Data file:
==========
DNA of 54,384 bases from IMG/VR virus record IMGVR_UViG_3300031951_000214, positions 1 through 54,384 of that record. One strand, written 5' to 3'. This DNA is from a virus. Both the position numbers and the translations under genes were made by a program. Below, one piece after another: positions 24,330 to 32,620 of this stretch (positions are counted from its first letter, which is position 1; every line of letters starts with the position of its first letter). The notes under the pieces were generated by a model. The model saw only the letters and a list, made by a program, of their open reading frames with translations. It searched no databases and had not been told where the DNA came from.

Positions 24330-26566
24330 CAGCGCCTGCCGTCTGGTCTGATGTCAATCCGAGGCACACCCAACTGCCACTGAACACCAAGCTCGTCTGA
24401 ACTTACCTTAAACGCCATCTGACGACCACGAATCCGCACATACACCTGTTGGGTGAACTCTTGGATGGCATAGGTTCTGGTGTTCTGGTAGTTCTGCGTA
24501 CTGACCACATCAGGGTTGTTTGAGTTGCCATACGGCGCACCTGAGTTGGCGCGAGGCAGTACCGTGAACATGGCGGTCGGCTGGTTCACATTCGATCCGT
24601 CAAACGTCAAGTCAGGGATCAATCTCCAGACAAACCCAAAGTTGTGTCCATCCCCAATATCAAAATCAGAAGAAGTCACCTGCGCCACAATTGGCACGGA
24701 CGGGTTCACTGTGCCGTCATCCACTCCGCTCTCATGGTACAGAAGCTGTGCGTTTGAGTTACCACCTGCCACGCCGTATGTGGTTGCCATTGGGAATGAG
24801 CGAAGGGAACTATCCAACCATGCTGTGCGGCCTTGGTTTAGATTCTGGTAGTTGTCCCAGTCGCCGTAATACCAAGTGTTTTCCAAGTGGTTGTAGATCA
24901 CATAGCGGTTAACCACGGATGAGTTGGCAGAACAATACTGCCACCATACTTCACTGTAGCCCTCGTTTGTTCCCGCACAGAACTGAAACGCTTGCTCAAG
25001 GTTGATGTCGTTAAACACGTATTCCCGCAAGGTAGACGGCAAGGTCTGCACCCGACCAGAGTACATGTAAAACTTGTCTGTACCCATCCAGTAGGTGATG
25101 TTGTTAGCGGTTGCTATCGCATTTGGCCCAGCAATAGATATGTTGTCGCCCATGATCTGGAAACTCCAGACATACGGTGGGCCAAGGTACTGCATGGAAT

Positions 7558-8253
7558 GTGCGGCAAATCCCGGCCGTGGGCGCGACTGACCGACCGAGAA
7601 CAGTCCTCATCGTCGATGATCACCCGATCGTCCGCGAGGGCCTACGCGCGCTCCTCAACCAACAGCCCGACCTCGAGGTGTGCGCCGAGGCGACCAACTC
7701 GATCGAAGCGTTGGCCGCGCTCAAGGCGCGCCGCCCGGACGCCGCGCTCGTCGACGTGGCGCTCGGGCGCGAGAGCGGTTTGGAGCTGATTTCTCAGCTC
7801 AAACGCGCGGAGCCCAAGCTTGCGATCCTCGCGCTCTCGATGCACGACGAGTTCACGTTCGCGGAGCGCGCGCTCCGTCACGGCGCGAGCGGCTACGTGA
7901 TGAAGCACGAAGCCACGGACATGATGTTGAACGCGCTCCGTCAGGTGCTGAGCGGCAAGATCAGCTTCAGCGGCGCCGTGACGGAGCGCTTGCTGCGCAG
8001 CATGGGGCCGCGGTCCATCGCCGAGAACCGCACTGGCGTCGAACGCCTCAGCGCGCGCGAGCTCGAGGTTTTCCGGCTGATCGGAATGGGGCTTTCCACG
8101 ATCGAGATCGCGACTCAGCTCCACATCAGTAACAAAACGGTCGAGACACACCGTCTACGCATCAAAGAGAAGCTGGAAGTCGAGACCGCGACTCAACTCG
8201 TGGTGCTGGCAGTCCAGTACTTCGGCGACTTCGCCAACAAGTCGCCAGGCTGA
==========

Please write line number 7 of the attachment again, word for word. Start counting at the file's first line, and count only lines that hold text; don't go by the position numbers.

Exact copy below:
24701 CGGGTTCACTGTGCCGTCATCCACTCCGCTCTCATGGTACAGAAGCTGTGCGTTTGAGTTACCACCTGCCACGCCGTATGTGGTTGCCATTGGGAATGAG